According to a December 2000 survey of 410 U.S. companies by Watson Wyatt, the percentage of employers offering skills training as an incentive for top-performing employees to stay increased from 62 percent in 1999 to 68 percent last year. More impressively, the average training budget per IT employee among the companies doubled from $500 to $1,000. Most U.S. companies report they’re planning to continue to increase IT training spending in 2001.
Training is not an area for budget cutting. Human capital management experts say that even if cutting training budgets saves you a little money now, it’s likely to cost you a lot more in the long run. Hiring new employees is expensive.
Research conducted by Meta Group, Inc., in Stamford, Connecticut, shows that when an employee leaves, it costs from one-and-a-half to two times his or her salary to hire a replacement once you include salary increases, advertising, third-party recruiter fees and hiring bonuses paid to the new worker. It’s far cheaper to retrain your existing workers. The nature of today’s automated law office is that you need constant training and retraining.
Training and skill development is not easy. Studies reveal that 90 percent of the people who attend seminars and training sessions see no improvement because they don’t take the time to implement what they learn. Practices create habits and habits determine your future. Up to 90 percent of our normal behavior is based on habits. The key to skill learning is to get the new skill to become a habit. Once the new habit is well developed it becomes your new normal behavior. This requires practice. Unfortunately, law firms do not give employees time to practice and experiment.
Research on memory and retention shows that upon completion of a training session, there is a precipitous drop in retention during the first few hours after exposure to the new information. We forget more than 60 percent of the information in less than nine hours. After seven days only 10 percent of the material is retained. Most memory loss occurs very rapidly after learning new information. Your employees can improve their memories:
Skills become automated through practice. The more we do a set of actions, the more likely we are to link those actions into a complete, fluid movement that we do not have to think about. With enough practice, employees can become fluent in many different physical and mental skills.
Skill development involves behavioral change and changing many habits and practices on the part of the employee. In some situations, beliefs, attitudes, values and the actual structure of an employee’s working environment are affected. Effective training and skill development cannot be achieved with one-shot training programs. Training programs should be considered by all involved to be a long-range effort.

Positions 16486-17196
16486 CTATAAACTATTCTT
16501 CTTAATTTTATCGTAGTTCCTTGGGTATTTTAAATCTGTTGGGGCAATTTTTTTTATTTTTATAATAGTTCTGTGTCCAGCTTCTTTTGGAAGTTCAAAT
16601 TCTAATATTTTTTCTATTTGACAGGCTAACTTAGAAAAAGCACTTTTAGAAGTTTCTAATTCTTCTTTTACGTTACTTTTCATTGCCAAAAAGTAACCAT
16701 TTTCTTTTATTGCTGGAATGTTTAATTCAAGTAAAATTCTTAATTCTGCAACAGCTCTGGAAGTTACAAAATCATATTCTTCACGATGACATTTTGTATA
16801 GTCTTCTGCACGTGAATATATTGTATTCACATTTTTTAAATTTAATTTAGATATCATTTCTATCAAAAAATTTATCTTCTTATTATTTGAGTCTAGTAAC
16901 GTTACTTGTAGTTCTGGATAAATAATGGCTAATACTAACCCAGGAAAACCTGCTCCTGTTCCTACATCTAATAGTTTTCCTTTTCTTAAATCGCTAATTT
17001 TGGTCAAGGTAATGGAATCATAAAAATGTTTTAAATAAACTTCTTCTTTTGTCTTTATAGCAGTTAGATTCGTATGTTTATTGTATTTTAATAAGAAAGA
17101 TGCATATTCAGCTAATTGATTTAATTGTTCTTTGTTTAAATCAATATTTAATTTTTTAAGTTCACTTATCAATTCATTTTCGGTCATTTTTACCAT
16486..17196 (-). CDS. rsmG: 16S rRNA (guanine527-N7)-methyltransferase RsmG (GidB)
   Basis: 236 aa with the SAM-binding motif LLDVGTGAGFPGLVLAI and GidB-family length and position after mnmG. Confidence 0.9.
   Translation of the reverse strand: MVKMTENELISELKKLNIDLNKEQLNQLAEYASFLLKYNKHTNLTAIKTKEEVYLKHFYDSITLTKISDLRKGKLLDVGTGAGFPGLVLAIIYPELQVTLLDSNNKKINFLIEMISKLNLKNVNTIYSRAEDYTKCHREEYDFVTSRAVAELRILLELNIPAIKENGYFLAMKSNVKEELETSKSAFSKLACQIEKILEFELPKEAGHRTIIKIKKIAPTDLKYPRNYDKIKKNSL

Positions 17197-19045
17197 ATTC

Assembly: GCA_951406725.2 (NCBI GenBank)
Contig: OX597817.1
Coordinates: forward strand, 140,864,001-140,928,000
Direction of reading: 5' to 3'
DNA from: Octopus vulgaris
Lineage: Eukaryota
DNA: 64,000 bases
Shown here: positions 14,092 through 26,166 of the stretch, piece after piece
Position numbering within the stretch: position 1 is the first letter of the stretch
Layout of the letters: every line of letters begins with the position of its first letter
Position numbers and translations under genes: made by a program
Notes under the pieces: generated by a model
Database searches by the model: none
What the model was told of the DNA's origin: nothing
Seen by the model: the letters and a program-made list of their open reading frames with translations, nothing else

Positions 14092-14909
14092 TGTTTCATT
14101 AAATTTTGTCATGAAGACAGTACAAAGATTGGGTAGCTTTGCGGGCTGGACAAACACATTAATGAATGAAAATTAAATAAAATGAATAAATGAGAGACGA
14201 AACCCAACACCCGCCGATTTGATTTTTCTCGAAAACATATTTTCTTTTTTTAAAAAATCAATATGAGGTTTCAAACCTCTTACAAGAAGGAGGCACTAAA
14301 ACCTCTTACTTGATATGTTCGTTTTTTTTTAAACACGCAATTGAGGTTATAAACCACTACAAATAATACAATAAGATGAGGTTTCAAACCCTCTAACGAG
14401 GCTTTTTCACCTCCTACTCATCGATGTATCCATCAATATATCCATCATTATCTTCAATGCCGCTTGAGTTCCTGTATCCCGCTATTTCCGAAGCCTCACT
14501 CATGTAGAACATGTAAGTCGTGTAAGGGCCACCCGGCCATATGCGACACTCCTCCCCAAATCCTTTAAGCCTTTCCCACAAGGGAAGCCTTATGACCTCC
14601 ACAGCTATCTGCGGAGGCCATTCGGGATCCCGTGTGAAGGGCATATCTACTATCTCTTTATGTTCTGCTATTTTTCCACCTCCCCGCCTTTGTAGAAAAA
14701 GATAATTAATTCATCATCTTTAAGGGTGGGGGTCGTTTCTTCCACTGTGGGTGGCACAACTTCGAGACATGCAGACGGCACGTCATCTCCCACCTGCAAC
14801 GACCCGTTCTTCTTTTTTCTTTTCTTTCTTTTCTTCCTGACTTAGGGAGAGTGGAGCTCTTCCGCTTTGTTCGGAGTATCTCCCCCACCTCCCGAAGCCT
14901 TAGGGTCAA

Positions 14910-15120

In general, three elements drive human behavior and shape the habits we possess: antecedents, competencies and consequences.
Antecedents are those things that prompt us to take an action. In a law firm setting, these include policies, goals, directives, announcements, training programs, procedures, vision statements, organizational structures, accountabilities and so forth. They are very important because they provide each person with cues as to what to do in his or her job. They encourage certain actions, and they are intended to get people to start doing something by providing them with reasons, plans, skills or information to do it.
The second element – competencies – is the knowledge, skills and abilities that enable people to perform certain tasks. These abilities enable a behavior to occur. Employees develop competencies over time, a product of good antecedents and positive consequences and the focus for most selection and training strategies.
The third element is consequences. Consequences are those things that happen to a person when they perform certain actions. They always occur after a behavior. They may be positive or negative and, depending on their impact, will determine whether a person will repeat an activity. Rewards (compensation systems) are the typical consequences employed in law firms. However, a balanced mix of positive and negative consequences is often appropriate. Consequences drive human behavior.
Firm managers must address all three elements in any training program designed to produce lasting results.
Based on our exploratory polls of small and large law firms, we believe that information technology utilization can be dramatically increased by developing integrated ongoing training programs that are conducted both at the group and individual level. More work needs to be done at the individual level beyond mere help-desk support.